In 1934 he gave up his U.S. citizenship and took on an Ethiopian citizenship in order to better represent the mission and to head up the Ethiopian Red Cross. The Italian forces finally took over the country in 1937, forcing all of the missionaries to leave; and the emperor fled to England. After a lot of international talk but very little action, the British began to rid Ethiopia of the Italians with their forces from the Anglo-Egyptian Sudan. In the early 1940s, the emperor was able to return. Along with him was the return of the missionaries.

The years of privation and constant travel under very difficult circumstances led to severe health problems necessitating his return to the U.S. Though it had never happened before and has never happened since, through a special act of Congress, his U.S. citizenship was reinstated.

Some years later, his health was somewhat restored, but his beloved Charlotte had passed away. Another place, people, and ministry were laid upon his heart-the Bedouins of Jordan. Under the auspices of the Independent Board of Presbyterian Foreign Missions, he built the Beracah Sanitarium on the West Bank, halfway between Bethlehem and Hebron. It was a facility to treat patients with tuberculosis, a ministry that was greatly appreciated by the Jordanian monarchy.

For a number of years Dr. Lambie had been the invited preacher for the sunrise service held on Easter Sunday at the Garden Tomb just outside Jerusalem. On Good Friday in 1954, Dr. Lambie went to the Garden to meditate upon the message he would bring the following Resurrection Sunday morning, and there he died of a heart attack.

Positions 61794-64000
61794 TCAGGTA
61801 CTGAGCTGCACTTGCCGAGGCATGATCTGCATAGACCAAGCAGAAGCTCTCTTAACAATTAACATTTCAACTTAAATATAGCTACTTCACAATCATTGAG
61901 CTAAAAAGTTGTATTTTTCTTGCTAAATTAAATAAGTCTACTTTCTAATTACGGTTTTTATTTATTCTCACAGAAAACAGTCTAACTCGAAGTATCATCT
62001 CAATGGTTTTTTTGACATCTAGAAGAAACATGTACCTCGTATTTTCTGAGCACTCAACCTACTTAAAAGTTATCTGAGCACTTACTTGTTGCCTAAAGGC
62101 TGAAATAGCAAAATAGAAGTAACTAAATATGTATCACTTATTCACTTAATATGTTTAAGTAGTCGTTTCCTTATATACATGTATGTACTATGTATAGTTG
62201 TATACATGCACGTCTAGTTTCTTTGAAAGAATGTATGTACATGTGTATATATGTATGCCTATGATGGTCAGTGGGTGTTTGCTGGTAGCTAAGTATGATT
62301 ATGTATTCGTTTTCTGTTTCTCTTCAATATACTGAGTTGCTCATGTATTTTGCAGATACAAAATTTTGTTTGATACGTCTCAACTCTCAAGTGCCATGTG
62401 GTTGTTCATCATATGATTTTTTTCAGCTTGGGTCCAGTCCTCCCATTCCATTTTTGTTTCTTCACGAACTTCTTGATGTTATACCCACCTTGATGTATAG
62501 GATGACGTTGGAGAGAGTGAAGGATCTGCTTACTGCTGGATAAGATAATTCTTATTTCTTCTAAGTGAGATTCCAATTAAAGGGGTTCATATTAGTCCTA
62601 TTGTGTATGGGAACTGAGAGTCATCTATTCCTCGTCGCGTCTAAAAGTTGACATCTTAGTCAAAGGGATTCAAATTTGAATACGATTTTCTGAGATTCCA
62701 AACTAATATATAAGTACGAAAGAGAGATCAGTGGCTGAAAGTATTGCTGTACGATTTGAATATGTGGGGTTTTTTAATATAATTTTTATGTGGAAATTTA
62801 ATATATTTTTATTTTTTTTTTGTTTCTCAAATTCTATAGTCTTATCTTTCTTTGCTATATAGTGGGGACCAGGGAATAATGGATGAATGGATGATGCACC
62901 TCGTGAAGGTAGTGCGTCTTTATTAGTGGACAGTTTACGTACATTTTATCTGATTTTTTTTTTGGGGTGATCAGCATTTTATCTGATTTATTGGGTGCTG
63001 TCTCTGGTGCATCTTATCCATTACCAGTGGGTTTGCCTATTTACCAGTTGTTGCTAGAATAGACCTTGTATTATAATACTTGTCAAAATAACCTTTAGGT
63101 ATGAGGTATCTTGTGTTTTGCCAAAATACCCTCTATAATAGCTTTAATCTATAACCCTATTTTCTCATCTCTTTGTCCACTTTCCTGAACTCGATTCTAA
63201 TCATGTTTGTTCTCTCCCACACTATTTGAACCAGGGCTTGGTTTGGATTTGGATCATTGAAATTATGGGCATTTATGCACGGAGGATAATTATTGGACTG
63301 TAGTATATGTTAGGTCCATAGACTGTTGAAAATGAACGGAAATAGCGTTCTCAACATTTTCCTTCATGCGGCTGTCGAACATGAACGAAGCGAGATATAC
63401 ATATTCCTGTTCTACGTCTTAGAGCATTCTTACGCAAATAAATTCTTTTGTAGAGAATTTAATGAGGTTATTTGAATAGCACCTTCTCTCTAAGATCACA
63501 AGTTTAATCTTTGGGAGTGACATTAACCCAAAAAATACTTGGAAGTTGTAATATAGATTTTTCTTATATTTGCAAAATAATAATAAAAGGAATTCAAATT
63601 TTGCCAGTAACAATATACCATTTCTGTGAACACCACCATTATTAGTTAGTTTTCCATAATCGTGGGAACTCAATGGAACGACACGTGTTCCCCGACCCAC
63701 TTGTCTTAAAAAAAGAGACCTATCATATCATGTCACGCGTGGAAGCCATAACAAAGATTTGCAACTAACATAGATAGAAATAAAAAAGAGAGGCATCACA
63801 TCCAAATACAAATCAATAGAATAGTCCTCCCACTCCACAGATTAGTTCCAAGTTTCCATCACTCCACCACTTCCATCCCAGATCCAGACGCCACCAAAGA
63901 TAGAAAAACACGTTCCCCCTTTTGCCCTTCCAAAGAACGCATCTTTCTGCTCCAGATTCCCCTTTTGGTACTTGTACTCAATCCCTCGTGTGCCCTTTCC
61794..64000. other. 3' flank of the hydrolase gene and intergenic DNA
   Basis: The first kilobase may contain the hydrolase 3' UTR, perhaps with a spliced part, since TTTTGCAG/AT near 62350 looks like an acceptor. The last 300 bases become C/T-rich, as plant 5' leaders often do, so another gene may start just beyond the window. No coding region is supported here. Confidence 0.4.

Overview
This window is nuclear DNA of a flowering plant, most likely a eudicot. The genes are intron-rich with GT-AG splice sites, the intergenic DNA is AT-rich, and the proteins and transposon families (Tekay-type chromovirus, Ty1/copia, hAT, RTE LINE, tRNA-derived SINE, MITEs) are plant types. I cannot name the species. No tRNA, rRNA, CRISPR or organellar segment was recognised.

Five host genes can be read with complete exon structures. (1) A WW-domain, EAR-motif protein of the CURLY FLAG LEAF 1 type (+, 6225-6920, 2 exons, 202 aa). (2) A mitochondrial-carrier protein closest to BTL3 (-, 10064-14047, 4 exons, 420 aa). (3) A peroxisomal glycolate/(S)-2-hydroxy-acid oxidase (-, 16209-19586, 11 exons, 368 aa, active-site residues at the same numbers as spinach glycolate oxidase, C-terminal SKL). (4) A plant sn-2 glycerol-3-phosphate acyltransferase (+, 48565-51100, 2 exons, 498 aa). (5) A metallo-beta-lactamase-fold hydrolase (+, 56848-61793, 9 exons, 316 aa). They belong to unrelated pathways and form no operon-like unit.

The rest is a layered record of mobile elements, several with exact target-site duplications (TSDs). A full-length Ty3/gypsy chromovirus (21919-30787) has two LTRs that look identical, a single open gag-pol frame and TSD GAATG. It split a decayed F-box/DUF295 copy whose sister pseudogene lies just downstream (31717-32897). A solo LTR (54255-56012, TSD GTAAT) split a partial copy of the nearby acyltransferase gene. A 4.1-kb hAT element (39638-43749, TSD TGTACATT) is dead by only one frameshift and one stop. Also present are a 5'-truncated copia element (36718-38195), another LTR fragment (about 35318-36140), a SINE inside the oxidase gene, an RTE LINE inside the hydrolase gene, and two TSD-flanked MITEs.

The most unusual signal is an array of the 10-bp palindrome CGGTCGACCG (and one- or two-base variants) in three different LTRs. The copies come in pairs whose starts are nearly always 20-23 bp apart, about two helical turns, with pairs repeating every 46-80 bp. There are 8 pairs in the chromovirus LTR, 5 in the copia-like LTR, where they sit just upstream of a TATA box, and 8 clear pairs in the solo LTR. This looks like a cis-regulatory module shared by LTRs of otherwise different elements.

Dr. Lambie was a remarkable man in many regards. One of the things that he valued greatly was the aesthetic appearance of the facilities that he developed over the years, and the Baraka Sanitorium was no exception. He had many flowering plants and trees planted on the property. His gardener was a Muslim Palestinian Arab, and Dr. Lambie frequently witnessed to this Muslim man concerning salvation through faith alone in Jesus Christ. The man listened attentively but had never made any profession of faith. One day the gardener was standing on a plank over the well from which he obtained water to water all the trees, shrubs, and plants on the compound. As he was drawing water from the well, which was about 60- to 70-feet deep, the plank on which he was standing broke, and he fell into the well. Between the time he began to fall and the time he hit the water many feet below, he accepted Jesus Christ as his personal Savior. It was jokingly reported that this man was the first Presbyterian baptized by immersion. The story was told to me many years later, after Dr. Lambie had gone to be with the Lord, but the gardener was still employed at the hospital. This man had been a faithful true believer from that incident to the time that I met him years later. Although he did not understand English, he knew his testimony was being related to me, and he stood there with a broad smile. Through interpretation he testified to the fact that he, from that moment to the time of our conversation, had put his trust and confidence in the shed blood of Jesus Christ for cleansing and for salvation.

I close with one last quote from Dr. Lambie: "To say one does not believe in missions to the heathen is practically equal to saying that one does not believe in Jesus Christ. If we believe on Him, we must believe in His words. Otherwise, we make Him a liar and unworthy of our faith. To be unwilling to go oneself, or to send our loved ones, or to minister to the needs of those who go is certainly not to have the mind of Christ."

 

JAD  5/22/00